I just read the latest Mindfulness Bell [#74, Winter/Spring 2017]. I had been saddened to feel that I did not know more about Thay at this time and the struggles of the Sangha to go on without him. I wanted the mud with the lotus, and this issue was so beautiful in its refusal to deny the pain, the challenges of this conventional reality, and yet its affirmation of all that he has represented of ultimate reality. To see the two growing together was powerfully moving to me and gives me a great sense of how you will continue, allowing Thay to live and grow not just from his wheelchair but within each of you. Thank you for your courage and love.
Mirror Mind Sangha
San Diego, California
|I’d like to put in a request for an LGBT (Lesbian, Gay, Bisexual, Transgender) Special. I know we have many inspiring LGBT Dharma teachers in our community (lay as well as monastic) and Thay has sent a clear message of acceptance, which has attracted many LGBT people to his tradition. It would be great to hear from these teachers how they use the practice to face shame and discrimination. I’m also aware there are different levels of understanding and acceptance within our community. The article “I Love Jesus but I Follow Buddha,” on the Wake Up International website (wkup.org), is a beautiful illustration of this tension within the Sangha. Recently I’ve been part of a few different sharing circles in Plum Village that have also been powerful reminders that people do not always feel 100% welcome as LGBT members of our Sangha. Those sharings really touched me, and I feel the Mindfulness Bell could be a powerful and wonderful place to bring this topic into the light of the Sangha eyes, and hopefully help us move collectively towards greater understanding and inclusivity.With gratitude,Ethan PollockUpper Hamlet, Plum Village|
Thank you very much for your heartfelt message. I truly appreciate your invitation to make the Mindfulness Bell a place for sharing about LGBT-related struggles and learnings. As a member of the LGBT community myself (I’m married to a woman), I resonate deeply with what you’ve expressed. I encourage you to submit an article, essay, or poem about your own experience and practice around this topic.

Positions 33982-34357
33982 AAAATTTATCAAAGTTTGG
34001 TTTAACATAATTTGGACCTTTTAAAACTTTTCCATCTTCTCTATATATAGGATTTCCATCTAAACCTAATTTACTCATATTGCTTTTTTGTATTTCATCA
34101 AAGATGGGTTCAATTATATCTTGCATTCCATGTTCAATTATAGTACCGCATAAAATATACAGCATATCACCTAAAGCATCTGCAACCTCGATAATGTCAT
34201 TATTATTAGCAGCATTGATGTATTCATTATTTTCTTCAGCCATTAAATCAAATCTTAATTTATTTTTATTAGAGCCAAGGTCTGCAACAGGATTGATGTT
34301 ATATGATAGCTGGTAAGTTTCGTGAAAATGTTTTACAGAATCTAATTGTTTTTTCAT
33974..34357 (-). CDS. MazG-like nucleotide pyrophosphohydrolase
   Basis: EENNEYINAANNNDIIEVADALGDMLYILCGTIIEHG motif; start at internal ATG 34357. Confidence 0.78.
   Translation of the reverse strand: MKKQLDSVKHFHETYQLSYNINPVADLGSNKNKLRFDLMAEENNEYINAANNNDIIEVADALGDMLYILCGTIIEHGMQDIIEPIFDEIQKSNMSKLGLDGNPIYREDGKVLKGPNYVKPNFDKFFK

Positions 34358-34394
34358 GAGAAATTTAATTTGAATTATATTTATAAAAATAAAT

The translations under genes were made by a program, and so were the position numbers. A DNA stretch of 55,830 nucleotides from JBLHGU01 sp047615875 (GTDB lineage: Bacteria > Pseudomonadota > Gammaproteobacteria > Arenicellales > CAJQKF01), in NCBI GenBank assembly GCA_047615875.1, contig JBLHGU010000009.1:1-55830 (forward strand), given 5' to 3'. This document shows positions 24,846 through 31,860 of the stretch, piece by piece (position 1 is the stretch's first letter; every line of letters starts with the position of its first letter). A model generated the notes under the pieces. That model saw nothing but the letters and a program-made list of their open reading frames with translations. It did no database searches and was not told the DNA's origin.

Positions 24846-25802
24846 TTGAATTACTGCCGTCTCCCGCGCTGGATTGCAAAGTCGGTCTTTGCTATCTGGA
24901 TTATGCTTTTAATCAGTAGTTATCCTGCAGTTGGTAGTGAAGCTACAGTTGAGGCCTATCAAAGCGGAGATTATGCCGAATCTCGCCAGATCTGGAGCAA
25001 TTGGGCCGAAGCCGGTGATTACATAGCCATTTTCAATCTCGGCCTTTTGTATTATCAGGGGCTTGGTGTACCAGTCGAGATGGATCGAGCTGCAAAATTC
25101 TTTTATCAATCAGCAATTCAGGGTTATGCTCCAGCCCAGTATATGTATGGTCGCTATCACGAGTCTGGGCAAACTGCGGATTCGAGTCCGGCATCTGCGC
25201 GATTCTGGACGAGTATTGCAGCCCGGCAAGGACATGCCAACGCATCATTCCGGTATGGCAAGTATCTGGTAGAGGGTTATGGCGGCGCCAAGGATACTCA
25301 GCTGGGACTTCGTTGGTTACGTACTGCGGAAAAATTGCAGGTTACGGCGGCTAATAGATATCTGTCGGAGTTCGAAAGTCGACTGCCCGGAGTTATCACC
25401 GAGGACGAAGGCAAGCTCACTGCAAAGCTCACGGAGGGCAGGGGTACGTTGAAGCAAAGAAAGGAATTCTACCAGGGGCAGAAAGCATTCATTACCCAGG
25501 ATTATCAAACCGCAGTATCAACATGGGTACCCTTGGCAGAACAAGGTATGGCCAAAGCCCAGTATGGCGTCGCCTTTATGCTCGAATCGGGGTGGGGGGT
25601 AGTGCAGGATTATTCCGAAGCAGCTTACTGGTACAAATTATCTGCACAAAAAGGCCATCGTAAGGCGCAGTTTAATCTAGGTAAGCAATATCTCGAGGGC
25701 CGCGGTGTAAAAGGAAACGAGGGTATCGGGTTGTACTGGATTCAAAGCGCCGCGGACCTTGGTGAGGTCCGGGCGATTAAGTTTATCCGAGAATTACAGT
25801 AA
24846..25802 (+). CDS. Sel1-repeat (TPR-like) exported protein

With gratitude and warm wishes,
I want to bring to your attention a word choice that I deeply question, the word “dissociate.” In issue #74 [Winter/Spring 2017], on page seven, it is stated, “You learn to dissociate yourself from all fears, worries, and anxieties. The more you dwell in that island of yourself, through the in-breath and out-breath and dissociate yourself from fears …” This word is used in psychiatry to describe disorders where people separate themselves from reality, usually pathologically. I think most Americans understand the word in this way. Yet, I don’t think this is what Thay teaches. I’ve heard or read Thay say mindfulness of breathing helps us not to be caught in fears and anxieties. He talks about creating space to embrace, take care of, and look deeply into them, about not throwing away our suffering and making best use of it. We claim our suffering rather than separate ourselves from it. Our suffering is clearly our reality, but mindfulness of breathing helps us remain calm and stable so we can begin to understand and transform that reality. The use of the word dissociate was new and troubling to me. If you disagree, I shall certainly appreciate hearing why, as I am always eager to deepen my understanding of Thay’s teachings.
Thank you, and be well,
Bethany Klug, The Practice of True Emptiness
Kansas City, Missouri
The talk was in Vietnamese. “Dissociate” was a mistranslation. As editors we should have noticed it. Thanks for pointing out our mistake.
Advisor and Editor
In issue #74 (Winter/Spring 2017), on pages 9 and 12, information about the Plum Village 21-Day Retreat was incorrect. Sister Tu Nghiem (Sister Eleni) gave the Dharma talk on June 3, 2016, with the topic “The Three Pillars.” When Thich Nhat Hanh came to the front of the hall, the Sangha sang “I Have Arrived” in several languages.